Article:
In accordance with previous studies, the results indicate that giving birth at a young age is associated with symptoms of postpartum depression. Several factors might be of importance for this finding. Firstly, an adolescent mother faces the challenge of her own developmental tasks besides the challenge of taking care of a newborn. Secondly, early motherhood is associated with lower degrees of education and lower income . As shown in this study, school drop-out was the most influential factor for postpartum depression symptoms. Moreover, adolescent pregnancy has previously been shown to be linked to other factors increasing the risk for mental health problems, factors such as lower family SES and aggressive and delinquent behaviors .
Young mothers reported more emotional and behavioral problems in their children, as has been noted previously . However, it has to be taken into consideration that maternal mental health could influence how the mother perceives and reports on behavior in her child, which could explain part of the increased risk for child behavioral and emotional problems. This in turn, could influence parenthood through anxiety or frustration and create a downward spiral for family wellbeing.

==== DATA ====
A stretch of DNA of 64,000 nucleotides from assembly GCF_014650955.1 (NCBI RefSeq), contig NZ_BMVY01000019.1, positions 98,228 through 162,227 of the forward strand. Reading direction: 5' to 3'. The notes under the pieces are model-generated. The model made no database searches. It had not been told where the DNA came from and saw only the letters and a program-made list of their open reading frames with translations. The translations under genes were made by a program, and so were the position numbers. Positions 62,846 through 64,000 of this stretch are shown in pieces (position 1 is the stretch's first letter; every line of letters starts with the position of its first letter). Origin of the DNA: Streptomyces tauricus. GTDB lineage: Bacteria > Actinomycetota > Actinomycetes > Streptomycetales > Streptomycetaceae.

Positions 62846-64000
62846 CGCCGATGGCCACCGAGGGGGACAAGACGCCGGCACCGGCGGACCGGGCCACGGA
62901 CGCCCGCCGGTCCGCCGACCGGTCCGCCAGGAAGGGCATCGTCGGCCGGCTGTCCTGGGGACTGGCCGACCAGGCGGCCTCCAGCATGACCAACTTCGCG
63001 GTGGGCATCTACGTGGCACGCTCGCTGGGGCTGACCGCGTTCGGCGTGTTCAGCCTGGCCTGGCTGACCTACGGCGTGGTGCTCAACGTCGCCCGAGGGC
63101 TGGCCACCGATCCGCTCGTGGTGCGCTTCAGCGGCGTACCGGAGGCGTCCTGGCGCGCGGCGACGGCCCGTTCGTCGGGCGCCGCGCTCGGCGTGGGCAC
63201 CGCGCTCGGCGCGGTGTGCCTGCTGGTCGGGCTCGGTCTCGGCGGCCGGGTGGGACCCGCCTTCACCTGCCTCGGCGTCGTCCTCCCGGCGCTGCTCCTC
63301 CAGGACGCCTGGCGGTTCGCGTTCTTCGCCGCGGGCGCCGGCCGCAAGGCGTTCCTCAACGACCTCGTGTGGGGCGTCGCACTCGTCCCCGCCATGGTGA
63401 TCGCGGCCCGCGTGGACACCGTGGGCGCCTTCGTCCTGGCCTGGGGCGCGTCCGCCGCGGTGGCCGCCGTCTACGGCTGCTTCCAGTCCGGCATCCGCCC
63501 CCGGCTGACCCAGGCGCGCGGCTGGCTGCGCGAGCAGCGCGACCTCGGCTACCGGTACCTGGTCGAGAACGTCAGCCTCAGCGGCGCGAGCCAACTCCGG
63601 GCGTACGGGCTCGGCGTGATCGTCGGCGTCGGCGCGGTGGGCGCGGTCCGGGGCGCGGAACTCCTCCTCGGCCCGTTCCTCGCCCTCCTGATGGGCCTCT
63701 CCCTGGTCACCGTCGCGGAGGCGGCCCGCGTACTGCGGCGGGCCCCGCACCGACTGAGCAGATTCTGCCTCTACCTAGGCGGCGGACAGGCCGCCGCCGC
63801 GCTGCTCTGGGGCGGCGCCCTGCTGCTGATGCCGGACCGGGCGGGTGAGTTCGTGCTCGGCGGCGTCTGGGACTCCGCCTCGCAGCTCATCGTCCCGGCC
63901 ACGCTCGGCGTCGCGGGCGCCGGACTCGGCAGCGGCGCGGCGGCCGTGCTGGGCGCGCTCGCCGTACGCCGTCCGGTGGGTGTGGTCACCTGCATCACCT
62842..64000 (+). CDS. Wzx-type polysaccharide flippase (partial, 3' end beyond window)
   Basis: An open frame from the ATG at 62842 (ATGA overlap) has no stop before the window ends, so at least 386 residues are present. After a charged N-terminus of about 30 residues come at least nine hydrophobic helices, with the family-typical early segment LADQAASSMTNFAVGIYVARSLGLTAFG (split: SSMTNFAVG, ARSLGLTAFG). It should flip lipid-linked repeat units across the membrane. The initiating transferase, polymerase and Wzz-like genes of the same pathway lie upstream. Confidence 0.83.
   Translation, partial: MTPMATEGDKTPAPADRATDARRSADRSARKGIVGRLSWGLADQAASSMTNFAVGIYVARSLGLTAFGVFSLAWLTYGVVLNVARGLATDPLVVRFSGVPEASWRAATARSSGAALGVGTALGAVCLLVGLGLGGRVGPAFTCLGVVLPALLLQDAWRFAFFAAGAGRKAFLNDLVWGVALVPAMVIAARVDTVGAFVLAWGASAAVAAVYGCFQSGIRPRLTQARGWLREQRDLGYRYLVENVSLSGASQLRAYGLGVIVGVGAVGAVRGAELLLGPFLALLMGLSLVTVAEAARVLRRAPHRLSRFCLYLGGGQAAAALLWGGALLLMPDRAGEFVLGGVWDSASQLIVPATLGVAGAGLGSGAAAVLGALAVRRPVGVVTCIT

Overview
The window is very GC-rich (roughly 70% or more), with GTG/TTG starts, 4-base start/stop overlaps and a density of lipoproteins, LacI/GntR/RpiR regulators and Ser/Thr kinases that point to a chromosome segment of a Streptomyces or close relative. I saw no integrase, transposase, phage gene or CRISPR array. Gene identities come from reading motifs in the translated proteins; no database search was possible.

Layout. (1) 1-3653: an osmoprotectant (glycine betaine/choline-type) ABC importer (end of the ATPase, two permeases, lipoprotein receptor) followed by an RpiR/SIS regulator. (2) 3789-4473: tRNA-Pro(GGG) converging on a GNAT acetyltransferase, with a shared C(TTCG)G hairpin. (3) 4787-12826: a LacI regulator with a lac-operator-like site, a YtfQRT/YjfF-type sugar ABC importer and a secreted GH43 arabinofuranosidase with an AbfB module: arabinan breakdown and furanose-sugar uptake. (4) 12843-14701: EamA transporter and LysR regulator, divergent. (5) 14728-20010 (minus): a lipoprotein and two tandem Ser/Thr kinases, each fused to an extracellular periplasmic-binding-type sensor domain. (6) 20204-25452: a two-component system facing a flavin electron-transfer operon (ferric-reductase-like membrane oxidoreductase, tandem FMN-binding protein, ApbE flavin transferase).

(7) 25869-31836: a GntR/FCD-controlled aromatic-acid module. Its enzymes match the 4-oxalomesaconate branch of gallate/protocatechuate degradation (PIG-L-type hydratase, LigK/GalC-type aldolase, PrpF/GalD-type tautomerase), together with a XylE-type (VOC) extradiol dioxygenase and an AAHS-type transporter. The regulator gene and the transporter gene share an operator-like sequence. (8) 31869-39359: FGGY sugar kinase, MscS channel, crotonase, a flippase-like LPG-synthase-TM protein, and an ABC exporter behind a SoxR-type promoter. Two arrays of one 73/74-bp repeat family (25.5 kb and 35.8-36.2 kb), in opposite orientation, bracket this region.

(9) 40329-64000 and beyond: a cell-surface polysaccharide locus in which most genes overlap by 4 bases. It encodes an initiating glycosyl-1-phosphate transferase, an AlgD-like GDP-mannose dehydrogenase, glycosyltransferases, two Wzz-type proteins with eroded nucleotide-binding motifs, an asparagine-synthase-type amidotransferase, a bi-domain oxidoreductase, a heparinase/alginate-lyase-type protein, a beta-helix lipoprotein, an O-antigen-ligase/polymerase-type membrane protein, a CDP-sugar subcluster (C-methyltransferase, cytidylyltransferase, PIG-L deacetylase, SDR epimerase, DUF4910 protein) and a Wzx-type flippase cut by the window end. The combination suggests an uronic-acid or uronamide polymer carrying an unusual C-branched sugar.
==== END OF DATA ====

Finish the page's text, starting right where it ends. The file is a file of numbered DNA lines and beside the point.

No association was found between young maternal age and the physical and mental development of the child as assessed at the routine medical examination at age 3, which could be interpreted as a promising sign. However, as discussed earlier, a detrimental environment during pregnancy and the first years in life when brain development is intense, could have effects on behavior and stress response apparent later in life .
Quite contrary to findings in the majority of previous studies, mothers who were single at childbirth did not report symptoms of postpartum depression to a greater extent than cohabitating mothers. Since the reason for single status of the women in the present study is not known, one can only hypothesize that this group might be more heterogeneous than the divorced women usually included in this type of studies. Living arrangements were not specified in the present study, and it is likely that the mother’s social network is of importance. Likewise, the quality of contact with the father has been shown to impact child wellbeing , but was not controlled for in the present study.